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You may need to understand a basic description about the distinct types of trusts and how these could be used in the estate plan for a Pennsylvania residence. There are many different types of trusts available, some of which may be more specific and not aligned with your individual needs, and others that can be simply explained to you by a trust lawyer in Pennsylvania. With so many different kinds of estate tools, like a will, you need to know what you can use for each purpose.

A trust attorney in Pennsylvania is an advocate for you as well as someone who can answer many of your most common questions you have surrounding the establishment of a trust. If you do not have a Pennsylvania trust attorney to help you to draft these crucial documents, critical mistakes could be made that could limit the applicability of these estate planning tools.

One common mistake, for example, is failing to fund assets properly into the trust. First of all, in general, a trust is a relationship that is generated by one person in which an asset is managed by another party known as the trustee. Those assets are managed by the trustee for the advantage of a third person known as the beneficiary.

What follows are several of the most common types of trusts that can be used in the state of Pennsylvania. These include:

  • A charitable trust which is designed to benefit a charitable beneficiary.
  • A bypass trust is for a married spouse to maximize use of the unified credits in the federal estate tax. In certain cases, this may be referred to as a credit shelter trust.
  • Charitable lead trust, which is a trust that contains non-charitable and charitable beneficiaries in which the charity gets an income benefit and non-charitable beneficiary gets the remaining interest later.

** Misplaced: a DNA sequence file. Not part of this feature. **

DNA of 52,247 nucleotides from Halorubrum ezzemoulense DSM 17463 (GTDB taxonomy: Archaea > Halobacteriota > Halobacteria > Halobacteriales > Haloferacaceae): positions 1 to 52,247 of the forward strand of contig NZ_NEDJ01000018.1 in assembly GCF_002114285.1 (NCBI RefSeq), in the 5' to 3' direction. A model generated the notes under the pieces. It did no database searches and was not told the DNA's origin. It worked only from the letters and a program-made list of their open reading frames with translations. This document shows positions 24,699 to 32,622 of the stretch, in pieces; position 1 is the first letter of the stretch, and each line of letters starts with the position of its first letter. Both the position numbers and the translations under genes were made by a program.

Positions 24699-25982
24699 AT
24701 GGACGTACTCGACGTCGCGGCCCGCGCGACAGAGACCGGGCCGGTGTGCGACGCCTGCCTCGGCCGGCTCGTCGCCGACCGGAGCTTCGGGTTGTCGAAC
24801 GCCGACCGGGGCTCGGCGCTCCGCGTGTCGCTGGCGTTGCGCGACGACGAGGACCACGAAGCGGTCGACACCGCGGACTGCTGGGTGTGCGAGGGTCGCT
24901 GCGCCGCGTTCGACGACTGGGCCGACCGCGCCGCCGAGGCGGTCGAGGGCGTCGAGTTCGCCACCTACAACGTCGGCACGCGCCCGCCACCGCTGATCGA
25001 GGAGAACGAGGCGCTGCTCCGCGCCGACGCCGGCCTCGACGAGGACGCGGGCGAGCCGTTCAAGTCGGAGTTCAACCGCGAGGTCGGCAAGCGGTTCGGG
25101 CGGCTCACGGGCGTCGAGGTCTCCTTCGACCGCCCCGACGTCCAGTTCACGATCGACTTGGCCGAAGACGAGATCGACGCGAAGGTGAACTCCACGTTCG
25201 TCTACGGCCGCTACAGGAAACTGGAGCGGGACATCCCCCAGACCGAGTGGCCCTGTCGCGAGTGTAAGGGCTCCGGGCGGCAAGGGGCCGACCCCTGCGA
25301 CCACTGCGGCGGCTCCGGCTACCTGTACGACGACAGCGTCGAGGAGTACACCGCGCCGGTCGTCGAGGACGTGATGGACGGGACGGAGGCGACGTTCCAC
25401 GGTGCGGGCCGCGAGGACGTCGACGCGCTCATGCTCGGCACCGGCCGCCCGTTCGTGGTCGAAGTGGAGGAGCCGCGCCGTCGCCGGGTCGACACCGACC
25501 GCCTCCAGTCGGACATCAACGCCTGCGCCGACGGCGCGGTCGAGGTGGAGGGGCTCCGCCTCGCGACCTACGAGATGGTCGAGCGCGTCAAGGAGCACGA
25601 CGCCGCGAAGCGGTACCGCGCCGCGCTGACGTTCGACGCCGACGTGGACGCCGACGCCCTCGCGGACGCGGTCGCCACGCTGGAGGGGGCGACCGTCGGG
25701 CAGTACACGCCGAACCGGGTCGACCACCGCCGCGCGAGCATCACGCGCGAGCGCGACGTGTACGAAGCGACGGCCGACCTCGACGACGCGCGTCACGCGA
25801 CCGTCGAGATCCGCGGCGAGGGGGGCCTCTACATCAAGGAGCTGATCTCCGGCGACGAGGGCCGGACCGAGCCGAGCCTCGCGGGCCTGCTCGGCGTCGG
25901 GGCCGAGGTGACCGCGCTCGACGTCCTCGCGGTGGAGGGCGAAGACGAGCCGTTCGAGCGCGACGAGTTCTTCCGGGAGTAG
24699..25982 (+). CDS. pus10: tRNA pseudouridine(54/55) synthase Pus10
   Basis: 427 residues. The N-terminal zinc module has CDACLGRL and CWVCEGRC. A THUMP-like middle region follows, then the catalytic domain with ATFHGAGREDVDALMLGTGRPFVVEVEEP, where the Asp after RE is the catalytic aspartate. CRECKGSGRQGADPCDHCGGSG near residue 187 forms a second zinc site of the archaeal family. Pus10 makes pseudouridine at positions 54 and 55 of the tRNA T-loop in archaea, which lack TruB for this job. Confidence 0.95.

• Charitable remainder trust. A charitable beneficiary will receive the remainder interest after the non-charitable beneficiary receives the income interest.
  • Grantor trust. This is an estate planning strategy in which the trust's grantor is established as the owner of the trust for reasons to do with the federal income tax.
  • Irrevocable trust, which is trust document that cannot be revoked or changed after it is established and this is most frequently used to move assets for future tax avoidance.
  • Living trust, which is established by someone during the course of his or her lifetime and might also be referred to as a revocable trust.
  • Irrevocable life insurance trust, which is a trust that is set up to own one-on-one life insurance policies and accepts the proceeds for most policies at the death of the insured person. This type of trust may not be revoked or changed after it is established.
  • A special needs trust, used to provide for a disabled person.
  • Marital trust is for the benefit of the remaining spouse and frequently contains provisions that permit the property and the trust to go to a surviving spouse or for the benefit of a surviving spouse in the future.
  • Residuary trust, which is a trust designed to give away the residue of the estate.
  • Revocable trust, which is an estate planning strategy that can be revoked or changed typically at any time.
  • Testamentary trust, which is one that is created in a will and only becomes effective on the death of the testator.
  • Stand-by trust is trust that is established to be used if one or more conditions occur in the future. The support of a lawyer can be helpful for establishing information surrounding this. During your sit-down consultation, discuss how the different types of tools can be used to accomplish your goals.
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